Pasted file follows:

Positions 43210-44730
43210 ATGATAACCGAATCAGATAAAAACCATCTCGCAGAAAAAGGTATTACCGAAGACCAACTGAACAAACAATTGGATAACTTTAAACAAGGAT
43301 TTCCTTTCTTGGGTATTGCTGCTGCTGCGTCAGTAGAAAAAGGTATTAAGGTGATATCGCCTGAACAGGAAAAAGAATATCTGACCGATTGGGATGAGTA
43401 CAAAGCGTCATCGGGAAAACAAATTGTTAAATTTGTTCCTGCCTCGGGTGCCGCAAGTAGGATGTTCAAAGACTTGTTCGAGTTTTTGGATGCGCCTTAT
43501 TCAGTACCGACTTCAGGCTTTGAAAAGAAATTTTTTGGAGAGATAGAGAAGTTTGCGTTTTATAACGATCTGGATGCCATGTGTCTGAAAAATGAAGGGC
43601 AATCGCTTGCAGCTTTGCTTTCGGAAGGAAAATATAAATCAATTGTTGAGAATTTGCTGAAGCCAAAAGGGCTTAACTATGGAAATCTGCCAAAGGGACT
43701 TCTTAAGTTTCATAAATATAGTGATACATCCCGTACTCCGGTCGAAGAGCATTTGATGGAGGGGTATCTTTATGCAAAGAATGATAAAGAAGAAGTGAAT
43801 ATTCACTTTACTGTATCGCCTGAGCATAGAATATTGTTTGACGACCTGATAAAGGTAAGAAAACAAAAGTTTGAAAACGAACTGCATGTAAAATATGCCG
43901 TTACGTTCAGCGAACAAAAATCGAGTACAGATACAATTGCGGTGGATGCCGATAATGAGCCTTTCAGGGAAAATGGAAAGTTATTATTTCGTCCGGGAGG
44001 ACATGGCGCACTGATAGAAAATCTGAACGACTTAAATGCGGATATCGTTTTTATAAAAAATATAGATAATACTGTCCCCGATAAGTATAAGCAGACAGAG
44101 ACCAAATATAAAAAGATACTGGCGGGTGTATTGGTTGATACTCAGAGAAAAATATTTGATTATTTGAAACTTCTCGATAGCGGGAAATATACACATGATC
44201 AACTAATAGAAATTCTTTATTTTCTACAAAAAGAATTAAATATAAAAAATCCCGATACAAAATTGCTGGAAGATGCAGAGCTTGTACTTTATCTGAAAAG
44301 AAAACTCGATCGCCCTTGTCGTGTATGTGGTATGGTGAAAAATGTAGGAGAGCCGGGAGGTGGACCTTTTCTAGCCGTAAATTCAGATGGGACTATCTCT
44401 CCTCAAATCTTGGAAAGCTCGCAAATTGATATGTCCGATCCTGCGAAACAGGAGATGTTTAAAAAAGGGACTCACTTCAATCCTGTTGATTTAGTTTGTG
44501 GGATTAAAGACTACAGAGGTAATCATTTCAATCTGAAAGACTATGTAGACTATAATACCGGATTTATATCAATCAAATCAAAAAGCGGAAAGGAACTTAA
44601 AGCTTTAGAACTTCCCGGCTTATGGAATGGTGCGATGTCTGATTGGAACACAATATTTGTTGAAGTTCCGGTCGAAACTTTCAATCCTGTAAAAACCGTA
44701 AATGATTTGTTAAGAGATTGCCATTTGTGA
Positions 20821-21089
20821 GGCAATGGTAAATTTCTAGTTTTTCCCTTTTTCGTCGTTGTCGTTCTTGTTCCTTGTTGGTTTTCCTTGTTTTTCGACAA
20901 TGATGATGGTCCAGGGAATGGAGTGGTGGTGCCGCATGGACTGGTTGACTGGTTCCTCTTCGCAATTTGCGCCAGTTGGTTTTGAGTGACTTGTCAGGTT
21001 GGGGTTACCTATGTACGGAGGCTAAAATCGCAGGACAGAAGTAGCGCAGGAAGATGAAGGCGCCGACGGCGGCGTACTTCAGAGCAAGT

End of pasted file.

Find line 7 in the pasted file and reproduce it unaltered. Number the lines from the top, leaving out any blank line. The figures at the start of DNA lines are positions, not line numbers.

43701 TCTTAAGTTTCATAAATATAGTGATACATCCCGTACTCCGGTCGAAGAGCATTTGATGGAGGGGTATCTTTATGCAAAGAATGATAAAGAAGAAGTGAAT